“The price I paid last year to feed these birds with specialized
organic corn was $200 a ton,” he said. “This year I’m paying $400 a
ton, a 100 percent increase. My cost of production has just about
doubled, and this year the price of my turkeys will have to go up at
least $1 per pound.”

Ironically, the huge increase in the corn crop this year – American
farmers planted 90.5 million acres in 2007, compared with 78.6 million
acres in 2006 – only begat more corn on Purtill’s acres. Last winter,
when he saw corn futures prices climbing in anticipation of the ethanol
boom, Purtill realized that the specialty organic corn he feeds to his
turkeys probably would be sold instead to ethanol distilling plants.
So, he decided to plant 13 acres, usually devoted to highly profitable
vegetables, with his own certified organic corn.

“In a year when we shouldn’t have had to grow any corn, we were forced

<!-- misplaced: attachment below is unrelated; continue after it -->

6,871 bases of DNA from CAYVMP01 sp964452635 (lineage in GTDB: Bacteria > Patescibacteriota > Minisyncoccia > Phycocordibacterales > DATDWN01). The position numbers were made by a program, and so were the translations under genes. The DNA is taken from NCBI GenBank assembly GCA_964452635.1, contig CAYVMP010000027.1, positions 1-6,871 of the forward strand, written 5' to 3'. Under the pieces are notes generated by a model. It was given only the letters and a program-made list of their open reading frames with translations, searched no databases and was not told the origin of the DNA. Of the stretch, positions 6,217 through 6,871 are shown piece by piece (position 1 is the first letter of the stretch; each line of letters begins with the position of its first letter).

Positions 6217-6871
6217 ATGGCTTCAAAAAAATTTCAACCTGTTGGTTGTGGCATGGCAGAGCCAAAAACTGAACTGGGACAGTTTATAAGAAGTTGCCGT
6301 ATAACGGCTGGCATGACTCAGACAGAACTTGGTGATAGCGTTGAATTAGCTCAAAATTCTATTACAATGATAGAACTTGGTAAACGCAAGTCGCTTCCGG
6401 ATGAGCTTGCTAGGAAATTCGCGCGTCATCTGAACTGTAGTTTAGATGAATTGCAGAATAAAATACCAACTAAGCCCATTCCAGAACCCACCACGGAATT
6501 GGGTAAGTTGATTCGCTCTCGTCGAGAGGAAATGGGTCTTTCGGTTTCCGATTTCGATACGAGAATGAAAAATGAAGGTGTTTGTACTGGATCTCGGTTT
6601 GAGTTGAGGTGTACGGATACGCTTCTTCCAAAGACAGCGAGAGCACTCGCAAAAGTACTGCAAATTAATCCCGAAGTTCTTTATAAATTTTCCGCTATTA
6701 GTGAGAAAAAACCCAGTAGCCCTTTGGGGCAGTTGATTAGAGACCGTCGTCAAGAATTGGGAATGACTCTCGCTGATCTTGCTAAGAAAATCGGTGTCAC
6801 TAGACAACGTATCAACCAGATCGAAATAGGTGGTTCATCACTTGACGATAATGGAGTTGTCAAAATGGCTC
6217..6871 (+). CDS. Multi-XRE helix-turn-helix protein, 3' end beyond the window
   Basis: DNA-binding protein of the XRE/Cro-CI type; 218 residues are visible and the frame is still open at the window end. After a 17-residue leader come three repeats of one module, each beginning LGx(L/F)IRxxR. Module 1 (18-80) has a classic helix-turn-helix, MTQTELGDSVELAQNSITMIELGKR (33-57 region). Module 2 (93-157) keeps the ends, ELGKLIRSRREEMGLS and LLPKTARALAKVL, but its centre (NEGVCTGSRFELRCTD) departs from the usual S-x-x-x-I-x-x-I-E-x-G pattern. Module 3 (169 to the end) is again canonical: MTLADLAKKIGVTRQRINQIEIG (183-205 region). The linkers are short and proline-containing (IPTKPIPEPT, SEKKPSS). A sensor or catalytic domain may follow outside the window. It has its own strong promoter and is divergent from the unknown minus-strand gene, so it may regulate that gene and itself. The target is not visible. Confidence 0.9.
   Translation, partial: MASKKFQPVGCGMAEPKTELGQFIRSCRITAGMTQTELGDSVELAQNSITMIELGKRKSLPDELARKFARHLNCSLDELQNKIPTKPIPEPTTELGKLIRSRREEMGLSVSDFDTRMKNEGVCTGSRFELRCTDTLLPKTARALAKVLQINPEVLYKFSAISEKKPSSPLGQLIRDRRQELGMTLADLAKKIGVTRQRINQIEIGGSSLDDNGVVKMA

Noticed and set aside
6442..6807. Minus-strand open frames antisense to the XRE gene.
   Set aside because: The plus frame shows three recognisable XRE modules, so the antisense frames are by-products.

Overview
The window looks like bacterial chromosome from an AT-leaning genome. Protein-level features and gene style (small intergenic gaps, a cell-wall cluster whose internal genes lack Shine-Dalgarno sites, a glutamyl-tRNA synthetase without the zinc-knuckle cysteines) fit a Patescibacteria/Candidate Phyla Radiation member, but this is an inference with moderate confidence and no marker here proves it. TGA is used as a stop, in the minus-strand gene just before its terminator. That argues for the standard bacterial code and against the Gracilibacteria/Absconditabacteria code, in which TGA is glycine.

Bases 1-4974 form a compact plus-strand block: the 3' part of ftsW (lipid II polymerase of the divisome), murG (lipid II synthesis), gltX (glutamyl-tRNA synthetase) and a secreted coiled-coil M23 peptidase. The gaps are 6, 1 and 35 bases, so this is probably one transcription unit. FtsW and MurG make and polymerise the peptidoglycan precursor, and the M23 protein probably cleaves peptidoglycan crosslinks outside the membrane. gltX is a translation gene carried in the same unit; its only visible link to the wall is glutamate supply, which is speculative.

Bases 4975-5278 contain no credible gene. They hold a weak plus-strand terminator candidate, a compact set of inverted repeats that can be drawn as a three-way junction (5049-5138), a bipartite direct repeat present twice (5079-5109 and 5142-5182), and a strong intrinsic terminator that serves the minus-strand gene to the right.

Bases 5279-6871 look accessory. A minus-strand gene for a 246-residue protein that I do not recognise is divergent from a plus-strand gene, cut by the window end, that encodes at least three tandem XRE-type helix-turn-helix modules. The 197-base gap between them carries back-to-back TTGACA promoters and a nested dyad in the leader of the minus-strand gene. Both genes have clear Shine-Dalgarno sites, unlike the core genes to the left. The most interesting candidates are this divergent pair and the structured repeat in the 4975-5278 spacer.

to convert valuable vegetable acreage into grain that we would consume
ourselves,” Purtill says. “There’s the impact of the ethanol boom right
there.”




Two Thousand Criminal Suspects Died in Police Custody

Between
2003 and 2005, more than 2,000 criminal suspects died at the hands of
police officers. There are many reasons for the deaths. The study by
the Bureau of
Justice Statistics is the first nationwide compilation of the reasons
behind arrest-related deaths.

See the press release and complete report from the Bureau of Justice.

The Associated Press reports:

The review found 55% of the 2,002 arrest-related
deaths from 2003 through 2005 were due to homicide by state and local
law enforcement officers. Alcohol and drug intoxication caused 13% of
the deaths, followed by suicides at 12%, accidental injury at 7% and
illness or natural causes, 6%. The causes for the deaths of the
remaining 7% were unknown.

The highly populated states of California, Texas